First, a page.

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Don’t be a Mark in a Trademark Scam – Signs of a Scam

June 18, 2020Legal Alerts

Don’t be a Mark in a Trademark Scam – Signs of a Scam

What are trademark scams?

Many scam artists attempt to solicit money from trademark owners by sending notices that appear to be authentic but are meant to mislead or fraudulently induce payment for unnecessary or nonexistent services. Unfortunately, because trademark filings are a matter of public record, many bad actors utilize the filing information to prey upon the owners by seeming legitimate. An example of a widely -known scam is shown below.

Example of a Scam trademark mailer received requesting money:

Who is behind the scams?

It’s hard to know who is behind the scams. They are usually private companies and individuals not affiliated with the United States Patent and Trademark Office (USPTO) or any other official agency. They often use misleading, official-sounding company names with terms such as United States, trademark, office, agency, and services. We’ve included a list of known scammers in this article.

How do they carry out the scams?

Due to the public nature of trademark filings, scammers are able to obtain information regarding the trademark owner and the mark itself from the trademark registry. This information includes the trademark owner’s name, email, mailing address, details of the mark’s filing date, maintenance dates, and goods and services.

The scammers use this information to send solicitations and notices that often create a sense of urgency and lead the trademark owner to believe the status of the mark is at risk. Common types of solicitations include offers to assist with approaching renewals, maintenance filings, office actions, to publish the mark in a private database, and to hire the company as a watch service—always at a cost.

How to spot scams.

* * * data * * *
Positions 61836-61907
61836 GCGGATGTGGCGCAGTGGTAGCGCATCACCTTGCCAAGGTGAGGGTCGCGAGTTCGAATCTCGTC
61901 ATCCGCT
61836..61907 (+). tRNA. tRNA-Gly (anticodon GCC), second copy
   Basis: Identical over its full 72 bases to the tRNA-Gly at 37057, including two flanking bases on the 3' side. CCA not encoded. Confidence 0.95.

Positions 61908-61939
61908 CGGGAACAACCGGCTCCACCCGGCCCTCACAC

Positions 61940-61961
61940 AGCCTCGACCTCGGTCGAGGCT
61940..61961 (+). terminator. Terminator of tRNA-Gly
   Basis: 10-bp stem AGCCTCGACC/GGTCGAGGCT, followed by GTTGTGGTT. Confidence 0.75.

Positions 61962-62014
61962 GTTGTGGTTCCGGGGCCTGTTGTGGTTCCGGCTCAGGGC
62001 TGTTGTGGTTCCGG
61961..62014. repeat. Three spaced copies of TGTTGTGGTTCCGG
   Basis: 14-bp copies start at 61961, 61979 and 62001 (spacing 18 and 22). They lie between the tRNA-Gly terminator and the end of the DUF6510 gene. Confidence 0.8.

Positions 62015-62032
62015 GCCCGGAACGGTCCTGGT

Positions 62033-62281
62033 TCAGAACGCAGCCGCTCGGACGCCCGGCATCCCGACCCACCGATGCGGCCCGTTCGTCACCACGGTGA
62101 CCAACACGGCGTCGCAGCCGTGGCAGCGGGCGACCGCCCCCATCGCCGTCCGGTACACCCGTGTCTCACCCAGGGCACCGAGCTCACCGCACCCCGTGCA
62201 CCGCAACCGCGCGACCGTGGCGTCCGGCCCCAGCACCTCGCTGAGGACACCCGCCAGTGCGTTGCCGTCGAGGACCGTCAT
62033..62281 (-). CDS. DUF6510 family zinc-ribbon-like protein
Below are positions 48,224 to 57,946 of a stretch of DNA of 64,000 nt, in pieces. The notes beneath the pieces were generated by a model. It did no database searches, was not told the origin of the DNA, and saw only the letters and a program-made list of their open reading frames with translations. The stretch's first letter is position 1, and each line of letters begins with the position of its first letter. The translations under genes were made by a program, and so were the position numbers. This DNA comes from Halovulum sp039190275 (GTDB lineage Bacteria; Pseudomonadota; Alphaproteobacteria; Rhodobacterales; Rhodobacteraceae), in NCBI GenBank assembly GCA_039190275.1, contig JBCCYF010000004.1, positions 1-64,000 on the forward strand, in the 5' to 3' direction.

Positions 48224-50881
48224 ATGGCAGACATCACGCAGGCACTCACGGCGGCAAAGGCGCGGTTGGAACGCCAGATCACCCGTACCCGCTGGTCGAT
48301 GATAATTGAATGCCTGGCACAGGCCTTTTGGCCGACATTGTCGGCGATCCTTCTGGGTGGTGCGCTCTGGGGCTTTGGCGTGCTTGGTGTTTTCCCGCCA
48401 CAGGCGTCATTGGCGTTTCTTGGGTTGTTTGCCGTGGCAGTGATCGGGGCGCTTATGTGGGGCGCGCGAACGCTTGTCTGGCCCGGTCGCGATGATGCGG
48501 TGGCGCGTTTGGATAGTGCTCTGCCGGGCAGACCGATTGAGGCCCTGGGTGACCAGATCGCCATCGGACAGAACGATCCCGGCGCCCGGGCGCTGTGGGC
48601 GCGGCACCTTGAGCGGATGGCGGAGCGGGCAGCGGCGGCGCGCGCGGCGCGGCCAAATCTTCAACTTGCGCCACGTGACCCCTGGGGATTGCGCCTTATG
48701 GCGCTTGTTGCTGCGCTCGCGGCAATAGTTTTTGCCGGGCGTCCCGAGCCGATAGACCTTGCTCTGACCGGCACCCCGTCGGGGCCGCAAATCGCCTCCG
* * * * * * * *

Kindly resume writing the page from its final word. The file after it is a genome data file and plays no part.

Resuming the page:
If you receive a solicitation or notice, first look at who sent it. For our clients, all fees are paid by Dinsmore & Shohl, and all invoices come directly from Dinsmore on Dinsmore letterhead. All official correspondence from the USPTO will be sent via email to whomever filed the trademark, meaning it will likely be sent directly to your trademark attorney. All USPTO correspondence will clearly state it is from the United States Patent and Trademark Office and will be sent via email. The email address will end in “.uspto.gov,” and the physical address will be in Alexandria, Virginia. 

Scams often list the wrong deadline date for renewals and maintenance filings and charge much higher fees than the USPTO does. The fine print will likely contain language such as: “this is not an invoice but a solicitation without an obligation to pay,” “a private business that is not endorsed by or affiliated with the U.S. government,” or “this service is optional.” Other discrepancies often found in trademark scams include typos and grammatical errors.

What to do if you encounter a scam.

If you receive a scam mailing, throw it away, delete it, or forward it to your trademark attorney. Do not send any money or information. If you do, you may not be able to recover it. All payments (including all filing fees) will come from Dinsmore & Shohl on Dinsmore letterhead.

The FTC[1] does not resolve individual consumer complaints, but it can begin investigations and prosecutions based on widespread complaints about particular companies or business practices. This webpage[2] lists recent cases that resulted in refunds, one of which is a patent scam case[3] that garnered 5,503 refunds.

The FTC also has a webpage[4] dedicated solely to helping people seek recourse against companies that either scammed or deceived them. This includes sample letters to send to the scammer and tips on how to file complaints. It also warns against recovery scams detailed on its website.[5]

The Better Business Bureau (BBB) has a form[6] victims can fill out to report a scam as well. The BBB Scam Tracker has 36 reports filed in the U.S. regarding fake invoices or supplier bills pertaining to trademarks since February 2015. Some of the companies listed include the following names.

  • World Trademark Register
  • WTP Service
  • Patent Trademark Bureau
  • ITP Services
  • Trademark Compliance Office
  • U.S. Trademark Compliance Office
  • Trademark Renewal Service
  • International Patent & Trademark Index

These are known scams. Ignore any correspondence from these entities. There is a full list of known scams here[7].

Additional information can be found at: https://www.uspto.gov/trademarks-getting-started/caution-misleading-notices 

If you have any questions, please contact your Dinsmore attorney.